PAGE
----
While we are talking about programming differences in the Yaesu FT-4XR vs FT-65R you would expect that programming them from the keypad would be virtually identical, you would be mistaken. It seems the 65R has some more options and has a clearly superior menu interface even though the idea is the same.

One example of front programming differences between the Yaesu FT-4XR vs FT-65R is to set the repeater shift on the 4XR you go to menu item 31 RPT.SFT and you can set the shift to +, -, or SIMPLEX. On the 65R you go to menu item 24, REPEATER, and on this one menu item you can turn ARS on and off, set the mode which is +, -, or SIMPLEX and also set the frequency shift, all on one screen.

Conclusions on Yaesu FT-4XR vs FT-65R comparisons

Overall both radios are excellent and comparing the Yaesu FT-4XR vs FT-65R may just come down to which one feels better in your hand. For me personally, the Yaesu FT-65R is a better radio but is nothing compared to my Yaesu FT-60R if I want a larger radio. It also fails compared to the Yaesu FT-70DR if you prefer a dual-band radio with Fusion digital. Where the FT-4XR shines is it is really small and makes a perfect radio to throw into a glove box or overnight bag.

So, if you are going to buy a primary radio that you will use in the field and/or will be pretty much your everyday carry, then the Yaesu FT-65R is a better choice. If on the other hand you will program the radio from a computer and carry it as a secondary radio, perhaps while traveling, in a glovebox or overnight bag, the Yaesu FT-4XR is probably a better choice.

I hope you enjoyed my article on the Yaesu FT-4XR vs FT-65R!

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3 thoughts on “Yaesu FT-4XR vs FT-65R, which is right for you?”

  1. Unless I’m missing something, neither the Yaesu FT-4XR or the FT-65R radio is a true “dual-band” radio, as neither radio can listen to both VHF AND UHF signals at once, meaning that you simply can’t listen to 146.52 on VHF and also monitor either another VHF signal or a UHF signal at the same time.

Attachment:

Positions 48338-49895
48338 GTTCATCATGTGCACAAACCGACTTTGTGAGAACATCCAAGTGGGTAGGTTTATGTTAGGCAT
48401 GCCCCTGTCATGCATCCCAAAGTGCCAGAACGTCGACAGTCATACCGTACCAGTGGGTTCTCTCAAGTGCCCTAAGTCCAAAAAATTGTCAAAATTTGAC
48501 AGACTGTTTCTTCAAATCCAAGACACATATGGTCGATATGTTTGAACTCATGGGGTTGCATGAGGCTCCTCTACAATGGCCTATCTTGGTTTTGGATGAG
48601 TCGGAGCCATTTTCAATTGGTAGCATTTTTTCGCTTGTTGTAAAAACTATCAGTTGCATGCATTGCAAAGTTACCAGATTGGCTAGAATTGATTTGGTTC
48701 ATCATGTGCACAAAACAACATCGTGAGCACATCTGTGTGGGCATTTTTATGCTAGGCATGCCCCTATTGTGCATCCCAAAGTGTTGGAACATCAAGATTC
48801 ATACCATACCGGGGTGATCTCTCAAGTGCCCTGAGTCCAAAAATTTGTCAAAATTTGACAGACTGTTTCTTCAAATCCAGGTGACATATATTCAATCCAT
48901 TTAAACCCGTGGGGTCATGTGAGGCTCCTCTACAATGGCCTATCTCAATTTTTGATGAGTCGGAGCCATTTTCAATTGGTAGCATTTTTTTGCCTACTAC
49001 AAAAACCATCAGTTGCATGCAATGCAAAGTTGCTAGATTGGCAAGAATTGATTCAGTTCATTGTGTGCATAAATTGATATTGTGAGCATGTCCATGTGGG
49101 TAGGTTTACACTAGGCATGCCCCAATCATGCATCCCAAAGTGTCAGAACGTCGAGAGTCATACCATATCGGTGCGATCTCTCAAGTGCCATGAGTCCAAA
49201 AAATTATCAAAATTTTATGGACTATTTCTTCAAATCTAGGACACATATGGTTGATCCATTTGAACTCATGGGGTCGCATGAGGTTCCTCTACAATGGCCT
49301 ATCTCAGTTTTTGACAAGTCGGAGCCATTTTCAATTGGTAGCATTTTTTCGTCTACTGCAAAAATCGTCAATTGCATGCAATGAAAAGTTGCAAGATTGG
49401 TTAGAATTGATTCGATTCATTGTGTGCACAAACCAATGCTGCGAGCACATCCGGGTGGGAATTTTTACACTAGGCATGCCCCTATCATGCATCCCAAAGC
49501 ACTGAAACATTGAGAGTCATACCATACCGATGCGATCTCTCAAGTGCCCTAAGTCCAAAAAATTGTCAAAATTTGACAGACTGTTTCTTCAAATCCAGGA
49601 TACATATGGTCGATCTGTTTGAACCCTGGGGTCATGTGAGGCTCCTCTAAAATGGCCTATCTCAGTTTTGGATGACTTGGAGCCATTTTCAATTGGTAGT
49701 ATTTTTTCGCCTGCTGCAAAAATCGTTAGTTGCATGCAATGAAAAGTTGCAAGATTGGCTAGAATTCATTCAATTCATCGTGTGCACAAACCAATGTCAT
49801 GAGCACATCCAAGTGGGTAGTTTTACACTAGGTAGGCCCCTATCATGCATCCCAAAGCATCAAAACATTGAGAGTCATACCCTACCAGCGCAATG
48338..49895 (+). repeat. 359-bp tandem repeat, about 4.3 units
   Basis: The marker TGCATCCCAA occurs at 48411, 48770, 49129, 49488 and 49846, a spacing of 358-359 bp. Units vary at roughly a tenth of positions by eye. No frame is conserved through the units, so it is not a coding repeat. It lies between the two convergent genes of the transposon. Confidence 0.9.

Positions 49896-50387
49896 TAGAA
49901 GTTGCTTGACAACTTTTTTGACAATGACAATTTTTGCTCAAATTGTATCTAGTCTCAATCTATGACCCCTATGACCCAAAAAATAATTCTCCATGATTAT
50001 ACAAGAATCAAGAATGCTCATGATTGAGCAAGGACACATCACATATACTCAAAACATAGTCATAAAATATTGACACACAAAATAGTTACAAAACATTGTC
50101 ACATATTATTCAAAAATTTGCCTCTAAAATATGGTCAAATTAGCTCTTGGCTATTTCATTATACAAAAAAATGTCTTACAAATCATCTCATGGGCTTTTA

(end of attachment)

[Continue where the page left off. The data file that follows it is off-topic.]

That may not matter to some folks, but you should at least be aware of the difference, since are are essentially purchasing a single band radio that you can manually change to another band, but never be able to monitor two different frequencies at once.

    Years ago several other manufacturers did the same thing, but more accurately referred to their radios as “twin-band” radios (not dual-band).

    In addition, the older Yaesu FT-60R radio had 1,000 memories available (the newer FT-65R has only 200 memories), and the older FT-60R also supported AM Aircraft receive (the newer FT-65R does not). Just be aware that just because Yaesu gives a radio a newer model number doesn’t mean the newer radio has all of the features of their older siblings. Buyer beware.

    • You are correct. Although I should point out that very few people will need a true dual-band radio, nor will they need 1,000 memories. Heck, I am an Extra Class who has had a license for somewhere around 30 years and I rarely have more than 30 memories used in a radio. I sold my 60R and kept both the 4XR and 65R. But yes, you are correct.